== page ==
Minnesota prosecutor blasts "horribly written" and "unconstitutional" gun storage proposal

(AP Photo/Chattanooga Times Free Press, John Rawlston)

In theory, HF 396 should be one of the easiest anti-gun bills for the new Democratic majorities in the Minnesota legislature to enshrine into law. The gun storage mandate doesn’t ban the sale or possession of commonly-owned firearms or ammunition magazines or prohibit any existing gun owners from maintaining possession of the firearms already in their possession.


The bill also has the backing of the Minnesota Peace and Police Officers Associtation, but many sheriffs across the state have publicly criticized the legislation. In fact, 77 of the 87 county sheriffs in the state are formally opposed to the bill, and now we’re starting to see some local prosecutors expressing concern of their own. In fact, the Minnesota Gun Owners Caucus recently shared a letter from Anoka County Attorney Brad Johnson to lawmakers that exposes the fundamental flaws in the gun control bill.

You can read the entire letter for yourself here, and I’d encourage you to do so. As Johnson writes, the flaws with HB 396 are so numerous that he couldn’t even list them all, but he identified multiple issues with the legislation as written, starting with the fact that the bill may actually make it more difficult to prosecute individuals for negligently storing their firearms. HF 396 would repeal the current language on negligent storage and replace it with fuzzier wording requiring guns to be kept locked and unloaded unless they’re being carried or “under the control” of their owner.


Under certain negligence standards, when there is a duty to care, one could assert that even a firearm not carried is under that person’s control. Indeed, the bill itself contemplates that there is a difference between “carried” and “under the control”. If so, under Subd 1 the entire law would not apply in all the circumstances when a court finds the firearm was under the owner’s control. And because the bill would also do away with the negligent-storage statute, ends up left with fewer tools to redress what could have previously been a crime.

Johnson’s biggest concern, however, is about the effect of the storage mandate on law-abiding citizens.

Finally, and most importantly, how does this law apply in situations where there may be good public safety reasons for people to store a loaded firearm at the ready? Such people may include domestic violence and stalking victims, people who have had to obtain harassment restraining orders, law enforcement, prosecutors, defense attorneys, judges, permit-to-carry holders, etc. As written, the bill makes it criminal to keep a loaded firearm in a gun safe or vault, even if protected behind a lock with a code, key, or biometric interface. And this is the situation where the constitutional concerns are both apparent and paramount.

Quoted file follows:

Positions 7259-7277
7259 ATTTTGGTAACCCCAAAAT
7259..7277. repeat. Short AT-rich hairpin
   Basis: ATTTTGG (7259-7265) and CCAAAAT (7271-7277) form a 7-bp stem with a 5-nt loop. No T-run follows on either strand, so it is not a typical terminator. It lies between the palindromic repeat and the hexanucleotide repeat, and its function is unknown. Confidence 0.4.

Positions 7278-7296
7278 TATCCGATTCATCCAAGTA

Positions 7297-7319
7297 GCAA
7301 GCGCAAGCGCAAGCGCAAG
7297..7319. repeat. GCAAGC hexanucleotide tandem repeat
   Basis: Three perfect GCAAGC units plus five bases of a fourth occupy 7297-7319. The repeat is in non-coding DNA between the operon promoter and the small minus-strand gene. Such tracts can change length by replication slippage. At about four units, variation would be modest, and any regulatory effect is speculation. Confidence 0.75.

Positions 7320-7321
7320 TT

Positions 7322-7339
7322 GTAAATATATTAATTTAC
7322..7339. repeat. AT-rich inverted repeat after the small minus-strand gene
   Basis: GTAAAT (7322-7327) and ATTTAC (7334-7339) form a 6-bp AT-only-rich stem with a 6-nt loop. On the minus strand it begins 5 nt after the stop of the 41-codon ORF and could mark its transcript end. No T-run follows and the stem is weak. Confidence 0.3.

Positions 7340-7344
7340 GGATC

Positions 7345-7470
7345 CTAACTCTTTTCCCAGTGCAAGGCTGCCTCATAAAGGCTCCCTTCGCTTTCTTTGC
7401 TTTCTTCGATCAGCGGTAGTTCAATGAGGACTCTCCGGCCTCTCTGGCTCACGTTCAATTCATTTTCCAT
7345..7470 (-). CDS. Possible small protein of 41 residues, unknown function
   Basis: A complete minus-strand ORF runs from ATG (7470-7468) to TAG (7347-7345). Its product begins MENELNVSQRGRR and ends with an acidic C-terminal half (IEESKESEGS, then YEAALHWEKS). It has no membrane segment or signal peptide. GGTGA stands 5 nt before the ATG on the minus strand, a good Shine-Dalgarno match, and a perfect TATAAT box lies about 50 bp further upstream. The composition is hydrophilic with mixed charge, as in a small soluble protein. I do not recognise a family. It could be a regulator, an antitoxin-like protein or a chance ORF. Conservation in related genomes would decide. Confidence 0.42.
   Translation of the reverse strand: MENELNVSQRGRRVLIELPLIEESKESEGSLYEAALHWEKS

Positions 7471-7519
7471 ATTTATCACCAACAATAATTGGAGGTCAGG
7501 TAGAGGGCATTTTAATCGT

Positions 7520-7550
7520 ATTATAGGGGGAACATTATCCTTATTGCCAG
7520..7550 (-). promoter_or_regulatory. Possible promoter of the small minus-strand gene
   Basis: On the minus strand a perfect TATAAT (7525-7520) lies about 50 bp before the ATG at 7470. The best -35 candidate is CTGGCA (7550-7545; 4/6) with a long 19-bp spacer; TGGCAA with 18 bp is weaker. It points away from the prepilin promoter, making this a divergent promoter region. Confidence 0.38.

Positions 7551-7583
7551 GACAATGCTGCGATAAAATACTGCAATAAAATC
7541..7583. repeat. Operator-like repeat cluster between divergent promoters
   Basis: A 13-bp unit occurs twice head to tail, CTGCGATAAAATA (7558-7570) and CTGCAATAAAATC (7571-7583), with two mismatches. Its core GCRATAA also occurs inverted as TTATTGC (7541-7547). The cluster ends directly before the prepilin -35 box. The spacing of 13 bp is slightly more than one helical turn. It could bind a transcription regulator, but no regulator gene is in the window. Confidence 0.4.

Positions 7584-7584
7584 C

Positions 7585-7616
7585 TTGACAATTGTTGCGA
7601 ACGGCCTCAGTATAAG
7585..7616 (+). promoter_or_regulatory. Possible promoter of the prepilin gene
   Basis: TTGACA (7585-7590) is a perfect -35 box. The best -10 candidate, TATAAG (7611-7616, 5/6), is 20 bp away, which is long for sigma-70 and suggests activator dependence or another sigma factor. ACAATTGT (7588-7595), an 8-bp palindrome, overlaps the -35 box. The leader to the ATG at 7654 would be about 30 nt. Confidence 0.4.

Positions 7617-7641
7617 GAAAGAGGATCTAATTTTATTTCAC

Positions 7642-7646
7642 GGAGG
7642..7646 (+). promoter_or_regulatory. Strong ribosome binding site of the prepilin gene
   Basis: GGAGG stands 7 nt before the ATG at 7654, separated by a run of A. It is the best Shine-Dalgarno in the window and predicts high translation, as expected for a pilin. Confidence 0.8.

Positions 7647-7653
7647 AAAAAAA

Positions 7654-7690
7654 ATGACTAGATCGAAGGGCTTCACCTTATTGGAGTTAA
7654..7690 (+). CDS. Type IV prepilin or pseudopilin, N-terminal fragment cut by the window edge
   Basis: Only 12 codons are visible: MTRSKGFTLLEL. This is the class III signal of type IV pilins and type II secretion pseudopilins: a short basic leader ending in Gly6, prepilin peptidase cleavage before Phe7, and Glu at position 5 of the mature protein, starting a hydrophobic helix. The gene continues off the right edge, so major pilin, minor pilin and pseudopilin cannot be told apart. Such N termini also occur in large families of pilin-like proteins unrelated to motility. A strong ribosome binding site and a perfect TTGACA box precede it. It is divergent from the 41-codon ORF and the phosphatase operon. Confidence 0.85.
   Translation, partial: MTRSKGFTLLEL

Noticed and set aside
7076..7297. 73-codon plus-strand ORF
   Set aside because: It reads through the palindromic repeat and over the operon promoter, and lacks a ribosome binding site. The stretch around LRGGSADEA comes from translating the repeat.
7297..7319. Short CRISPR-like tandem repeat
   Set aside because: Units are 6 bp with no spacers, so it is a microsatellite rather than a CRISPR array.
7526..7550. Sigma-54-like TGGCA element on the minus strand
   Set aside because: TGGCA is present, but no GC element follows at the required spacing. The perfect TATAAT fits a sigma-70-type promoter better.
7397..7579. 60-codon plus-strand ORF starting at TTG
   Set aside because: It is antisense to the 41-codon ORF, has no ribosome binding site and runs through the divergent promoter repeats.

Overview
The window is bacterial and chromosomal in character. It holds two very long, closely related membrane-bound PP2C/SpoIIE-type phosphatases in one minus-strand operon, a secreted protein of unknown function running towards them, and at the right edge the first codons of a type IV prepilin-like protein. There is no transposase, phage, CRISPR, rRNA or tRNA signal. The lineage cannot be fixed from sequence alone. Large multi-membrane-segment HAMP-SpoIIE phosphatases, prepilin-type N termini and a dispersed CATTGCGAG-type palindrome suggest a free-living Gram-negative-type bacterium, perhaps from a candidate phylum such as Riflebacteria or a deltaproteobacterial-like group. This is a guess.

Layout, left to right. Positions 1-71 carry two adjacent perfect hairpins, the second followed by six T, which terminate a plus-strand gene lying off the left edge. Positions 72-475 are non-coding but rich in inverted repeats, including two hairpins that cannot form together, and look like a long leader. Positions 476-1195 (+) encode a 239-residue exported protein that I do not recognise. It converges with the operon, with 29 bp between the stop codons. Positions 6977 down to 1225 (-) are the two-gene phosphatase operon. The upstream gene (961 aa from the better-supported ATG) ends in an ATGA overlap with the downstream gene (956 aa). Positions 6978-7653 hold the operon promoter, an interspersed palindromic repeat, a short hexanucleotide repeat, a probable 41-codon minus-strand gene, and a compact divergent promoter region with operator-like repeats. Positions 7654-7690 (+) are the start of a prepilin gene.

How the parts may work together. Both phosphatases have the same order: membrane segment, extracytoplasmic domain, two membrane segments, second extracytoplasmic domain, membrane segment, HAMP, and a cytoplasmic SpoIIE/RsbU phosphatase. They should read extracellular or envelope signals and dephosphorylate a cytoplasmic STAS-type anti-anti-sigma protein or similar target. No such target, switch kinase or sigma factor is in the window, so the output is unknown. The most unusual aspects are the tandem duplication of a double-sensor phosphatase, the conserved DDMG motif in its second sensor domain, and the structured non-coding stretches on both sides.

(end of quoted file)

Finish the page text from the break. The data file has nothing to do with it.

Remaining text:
The prosecutor shamed sponsors for their proposal, arguing that the storage mandate will “make felons out of tens of thousands of Minnesota parents who have given their teenaged children a shotgun or rifle as a present, and then allowed them to keep that firearm unloaded and cased in their bedroom closet someplace near a box of ammunition without some sort of lock.”

If that seems like an oddly specific example, you’re right. Johnson was talking about his own experience growing up. His dad, also a prosecutor, gave Johnson a 20-gauge shotgun on his 15th birthday after he’d completed a firearms safety course; something that Johnson worries would be unacceptable or possibly even illegal under HF 396.

Instead of an unconstitutional storage mandate that would dramatically infringe on the right to self-defense in the home, Johnson encouraged Minnesota legislators to “fund age-appropriate firearm safety education, as well as “common-sense and practical ideas” on how to prevent prohibited persons from illegally acquiring a gun and improving existing laws.

Are the objections from authorities like Johnson having an impact? It’s far to early to celebrate its defeat, but HF 396 has been parked in the House Ways and Means Committee since mid-February, and its Senate companion has been gathering dust in the Judiciary Committee for even longer. That would not be the case if sponsors were convinced they had the votes necessary to secure passage, and it’s a very good sign for gun owners, Second Amendment supporters, and those Minnesotans who don’t believe that making it more difficult to act in self-defense is the right way (or even a good way) to prevent accidental shootings, gun-involved suicides, and violent crimes.


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